A diet rich in healthy food isn’t only good for your heart and your waistline, it’s also great for your mood, mental health and keeping your hormones in a state of equilibrium. If you struggle with imbalanced hormonal symptoms like acne, bloating, painful periods, anxiety, depression or menopausal issues, some simple shifts in your nutrition will make a big difference. From bee pollen to maca, here we reveal six incredible foods to balance your hormones and boost your health.
Spirulina is a blue-green algae which is typically grows in freshwater ponds and lakes. It is rich in protein, copper, B vitamins, iron and manganese. It is also a good source of zinc, calcium, potassium, and magnesium. These nutrients are essential for immune response and balancing hormones, especially the thyroid. Spirulina is a great source of iodine which is vital for thyroid hormone production. A study shows it reduces blood sugar problems, which attacks hormonal imbalance at the root cause.
2. Bee Pollen
For women who struggle with estrogen dominance, bee pollen may be beneficial. It decreases estrogen production and reduces estrogen activity. According to Dr. Deanna Minnich, “Bee pollen has the power to interfere with the reproductive hormones, which can be beneficial in some cases and detrimental in others. One of the flavonoids found in bee pollen, chrysin, is an aromatase inhibitor. Aromatase is an enzyme that has many jobs in the body, including converting testosterone into estrogen. Inhibiting this enzyme can lead to higher levels of testosterone and lower levels of estrogen in women.” Dr. Minnich also notes benefits for fertility and for easing menopausal symptoms. As part of a healthy diet, bee pollen provides protein, B vitamins, healthy fats, carotenoids and polyphenols, all supportive of great health.
3. Cod Liver Oil, Fish oil and Krill Oil
These fish derived oils are rich in vitamin D and omega 3s. Vitamin D is critical for immune health. Omega 3’s support brain, cardiovascular and hormonal health. Fish oils are also known to reduce prostaglandins, which can help ease menstrual cramps and systemic inflammation. In high therapeutic doses, fish oil can treat anxiety and depression. Always follow the instructions on the label though. Fish oil acts as a blood thinner and should only be used in higher doses under the care of a physician.
Also known as chasteberry, vitex is a powerful medicinal herb used for women’s reproductive health. It is known for boosting progesterone levels and studies have shown that it is effective in reducing symptoms of PMS. Vitex contains several different constituents, including flavonoids, iridoid glycosides, and terpenoids. All of which stimulate your pituitary gland which is responsible for hormone production. One of the best foods to balance your hormones, vitex has even outperformed placebos in trials. It can alleviate premenstrual syndrome symptoms like breast tenderness, irritability, anxiety, depression, menstrual migraines and menstrual cramps.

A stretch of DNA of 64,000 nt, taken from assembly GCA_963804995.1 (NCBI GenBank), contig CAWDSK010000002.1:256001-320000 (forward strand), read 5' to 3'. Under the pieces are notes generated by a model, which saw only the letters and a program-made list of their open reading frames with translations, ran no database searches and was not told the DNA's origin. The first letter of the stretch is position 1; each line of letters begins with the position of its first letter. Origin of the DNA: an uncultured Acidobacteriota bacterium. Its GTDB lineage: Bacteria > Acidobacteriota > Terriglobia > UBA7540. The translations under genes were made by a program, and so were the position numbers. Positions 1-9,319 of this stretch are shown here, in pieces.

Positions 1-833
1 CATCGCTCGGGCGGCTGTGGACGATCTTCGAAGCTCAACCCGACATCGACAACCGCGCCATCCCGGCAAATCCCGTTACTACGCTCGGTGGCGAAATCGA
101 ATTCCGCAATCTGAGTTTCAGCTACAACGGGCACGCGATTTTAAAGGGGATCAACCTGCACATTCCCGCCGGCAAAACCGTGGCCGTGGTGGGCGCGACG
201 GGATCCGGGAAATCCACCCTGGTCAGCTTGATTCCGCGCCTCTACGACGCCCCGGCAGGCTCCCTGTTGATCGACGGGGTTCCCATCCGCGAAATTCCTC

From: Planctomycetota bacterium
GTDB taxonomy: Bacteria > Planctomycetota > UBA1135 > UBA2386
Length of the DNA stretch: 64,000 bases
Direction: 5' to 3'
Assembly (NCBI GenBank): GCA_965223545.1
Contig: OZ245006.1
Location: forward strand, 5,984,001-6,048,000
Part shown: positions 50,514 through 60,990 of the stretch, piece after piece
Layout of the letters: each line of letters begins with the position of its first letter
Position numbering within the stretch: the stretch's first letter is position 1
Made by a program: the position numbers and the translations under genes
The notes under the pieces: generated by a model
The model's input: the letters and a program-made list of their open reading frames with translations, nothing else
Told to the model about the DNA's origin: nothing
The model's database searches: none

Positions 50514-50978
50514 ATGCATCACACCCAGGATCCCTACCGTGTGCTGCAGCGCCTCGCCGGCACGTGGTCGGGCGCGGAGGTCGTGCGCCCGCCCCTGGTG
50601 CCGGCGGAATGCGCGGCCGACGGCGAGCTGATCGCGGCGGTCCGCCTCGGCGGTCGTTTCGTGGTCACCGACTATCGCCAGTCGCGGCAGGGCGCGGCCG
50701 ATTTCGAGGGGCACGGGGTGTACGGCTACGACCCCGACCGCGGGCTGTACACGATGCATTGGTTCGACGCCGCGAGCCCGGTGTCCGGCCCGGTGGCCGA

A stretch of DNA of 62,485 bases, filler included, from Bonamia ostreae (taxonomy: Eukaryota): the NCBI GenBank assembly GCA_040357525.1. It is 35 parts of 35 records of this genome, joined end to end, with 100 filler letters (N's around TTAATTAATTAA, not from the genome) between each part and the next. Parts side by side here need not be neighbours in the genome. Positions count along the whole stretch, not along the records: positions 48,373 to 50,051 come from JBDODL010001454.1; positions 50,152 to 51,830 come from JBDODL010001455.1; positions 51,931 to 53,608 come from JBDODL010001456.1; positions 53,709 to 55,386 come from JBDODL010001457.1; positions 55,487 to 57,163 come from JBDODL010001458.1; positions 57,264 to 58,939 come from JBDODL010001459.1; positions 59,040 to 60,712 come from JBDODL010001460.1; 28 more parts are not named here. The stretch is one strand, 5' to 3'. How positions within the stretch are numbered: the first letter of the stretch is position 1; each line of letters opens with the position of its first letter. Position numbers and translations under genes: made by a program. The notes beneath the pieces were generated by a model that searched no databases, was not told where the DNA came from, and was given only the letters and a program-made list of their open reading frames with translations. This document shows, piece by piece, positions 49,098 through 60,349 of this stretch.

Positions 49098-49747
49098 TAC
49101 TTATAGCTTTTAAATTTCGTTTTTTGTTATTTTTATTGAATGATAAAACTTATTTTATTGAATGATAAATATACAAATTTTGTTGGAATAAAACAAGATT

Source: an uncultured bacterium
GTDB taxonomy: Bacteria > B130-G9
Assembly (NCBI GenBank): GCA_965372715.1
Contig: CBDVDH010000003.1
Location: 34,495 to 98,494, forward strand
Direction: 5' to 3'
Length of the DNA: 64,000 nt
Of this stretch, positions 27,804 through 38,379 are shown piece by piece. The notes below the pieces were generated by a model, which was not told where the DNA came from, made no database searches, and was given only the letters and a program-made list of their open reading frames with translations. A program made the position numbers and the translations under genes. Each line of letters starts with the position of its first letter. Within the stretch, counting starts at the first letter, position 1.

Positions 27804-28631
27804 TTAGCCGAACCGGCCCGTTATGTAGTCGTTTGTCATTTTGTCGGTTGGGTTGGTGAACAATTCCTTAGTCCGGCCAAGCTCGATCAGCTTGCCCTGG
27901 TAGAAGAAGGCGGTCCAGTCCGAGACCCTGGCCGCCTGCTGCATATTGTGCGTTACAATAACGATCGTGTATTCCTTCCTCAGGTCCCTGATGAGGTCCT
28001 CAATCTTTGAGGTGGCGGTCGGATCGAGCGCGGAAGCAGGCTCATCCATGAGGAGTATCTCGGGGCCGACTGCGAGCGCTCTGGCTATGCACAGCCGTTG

Maca is a root native to Peru, bursting with antioxidants. With a reputation for helping balance hormones and reversing hypothyroidism, maca is an endocrine adaptogen. This means it does not contain any hormones, but does contain the nutrients necessary to support normal hormone production. Rich in vitamin C, copper, protein and fiber, maca helps with libido problems, PMS, and hot flashes. Steep maca in hot water like tea, add it to your smoothies, overnight oats, raw protein balls or even soups. If you have high blood pressure, PCOS, thyroid hormone issues, are pregnant or breastfeeding, you should consult with your physician or nutritionist before consuming maca.
Kale is a leafy green cruciferous vegetable and one of the finest foods to balance your hormones. Cruciferous veggies contain indole-3-carbinol. Indole-3-carbinol helps the body to metabolize estrogens and can be very beneficial for people who struggle with estrogen dominance. Uterine fibroids, menopausal symptoms, low progesterone and fibrocystic breast disease can all benefit from balanced estrogen levels. Kale is also packed with vitamins including A, K, C, and B5 as well as minerals like copper, manganese, and calcium. For those with thyroid issues, it is important to cook kale to reduce goitrogenic compounds that inhibit the way thyroid hormones are metabolized. If you are eating a lot of raw kale and begin gaining weight or notice an increase in PMS, bloating, fatigue or moodiness, cut back or cook the kale. Those may be signs that you’re enjoying more raw kale than your thyroid can handle.